Massive Star Destroyers fly to battle against Rebel corvettes and frigates. Banks of turbo lasers unleash torrential volleys of fire against squadrons of X-wing and TIEs. Engineering teams race to route additional power to failing shields. Laser blasts and explosions flare across the battlefield. Even a single ship can change the tide of battle.
In Star Wars: Armada, you assume the role of fleet admiral, serving with either the Imperial Navy or Rebel Alliance. You assemble your fleet and engage the enemy. Using the game’s unique maneuver tool, you steer your capital ships across the battlefield, even while squadrons of starfighters buzz around them. Then, as these ships exchange fire, it’s your job to issue the tactical commands that will decide the course of battle and, perhaps, the fate of the galaxy.
Maneuver Tool The maneuver tool is one of the game’s most innovative features and adds a unique feel to the way your capital ships must accommodate for inertia as they maneuver through the stars.
It consists of a number of segments linked with hinges, which is used to plot the ship's course. More nimble ships are allowed to turn the ship further at each hinge.
Command Stack Armada balances the awesome scale of the Star Wars galaxy’s ships and space warfare with intuitive ship designs and accessible rules for issuing commands and resolving combat that make for rich, engaging, and highly tactical play experiences.
Capital ships are extremely powerful war machines, but they’re also massive and sophisticated vessels that
can’t swiftly react to every development in the heat of battle. Accordingly, the key to flying these vessels effectively is learning how to plan ahead. You want to issue your commands in such a way that your crews will be ready to execute them at just the right times.
Each of your pre-painted capital ships has a command value, which determines how many commands it will have in its stack at any given point in time. During setup, you secretly build your initial command stack, selecting from any of four different commands, each of which provides a different advantage. Once you have locked your selections, you place the commands in your stack in the order of your choice. Then, during each round of game play, you secretly select and assign a new command to your ship, placing it at the bottom of your command stack, before you reveal the command at the top of your stack and gain its benefits.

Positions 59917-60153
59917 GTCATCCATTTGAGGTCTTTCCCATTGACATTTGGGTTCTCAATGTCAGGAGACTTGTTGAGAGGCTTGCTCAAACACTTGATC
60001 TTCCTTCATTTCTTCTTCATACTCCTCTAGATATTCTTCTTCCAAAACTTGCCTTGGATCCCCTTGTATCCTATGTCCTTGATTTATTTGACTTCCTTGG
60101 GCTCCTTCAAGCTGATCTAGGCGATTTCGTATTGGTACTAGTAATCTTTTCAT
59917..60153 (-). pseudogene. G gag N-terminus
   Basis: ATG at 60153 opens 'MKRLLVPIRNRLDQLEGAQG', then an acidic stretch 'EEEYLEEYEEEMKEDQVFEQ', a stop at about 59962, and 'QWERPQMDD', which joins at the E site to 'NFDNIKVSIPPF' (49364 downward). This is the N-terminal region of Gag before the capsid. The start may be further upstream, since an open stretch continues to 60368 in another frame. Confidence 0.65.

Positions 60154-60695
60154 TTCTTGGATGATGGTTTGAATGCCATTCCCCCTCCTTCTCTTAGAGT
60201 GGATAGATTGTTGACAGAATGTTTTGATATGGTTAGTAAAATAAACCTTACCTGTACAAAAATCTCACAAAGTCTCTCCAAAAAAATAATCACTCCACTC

How to Play
Like “X-Wing”, each ship has a fleet point cost. Players will agree on a fleet cost not exceeding 300 points. A 3×6 play area/mat is recommended, though you can get by with 3×3 if your table won’t support the former. The more ships you add, the larger the area you’ll want. Details about game setup and the restrictions that come with it can be found on page 20+ in the rulebook.
The game is played over six rounds with the goal being to eliminate the other player (or inflict more damage if that doesn’t happen). Each round has four phases:
1. Command Phase – Players assign command dials to each ship. On the first round, players will assign a number of dials equal to the ship’s command value, face down, in a stack. On future rounds, players only assign one dial, placing it at the bottom of their stack.
2. Ship Phase – Players take turns attacking with AND moving each of their ships. Starting with the player who has initiative, they’ll reveal their topmost command dial, attack, and then execute a maneuver. When revealing the command dial, players have the option of using it for full effect that round, or taking a token of that type for use in a future round (though a token isn’t as powerful). Ships can perform up to two attacks, though a hull zone can only fire once per round. There’s a lot more to say about combat (shields, tokens, hull damage, dice symbols, etc.), so I’ll opt to refer you to the rulebook (again) starting with page 8.
3. Squadron Phase – Players take turns attacking with OR moving their squadrons (not both). Starting with the player who has initiative, players will activate two squadrons at a time (in turn). Squadron movement and combat is simplified in that they don’t have firing arcs and can attack in any direction. Squadrons can attack capital ships, though MUST engage other enemy squadrons at range 1 if able.
4. Status Phase – Players ready all of their defense tokens and flip over the initiative token. The next highest round token is placed nearby and players begin a new round. The person with initiative retains initiative until the end of the game.
The capital ship models are fantastic!
The game continues until one player eliminates the other or until six rounds expire. In the event of the latter, whoever scores more points (by counting up the enemy ships/upgrade cards they’ve destroyed) wins the game!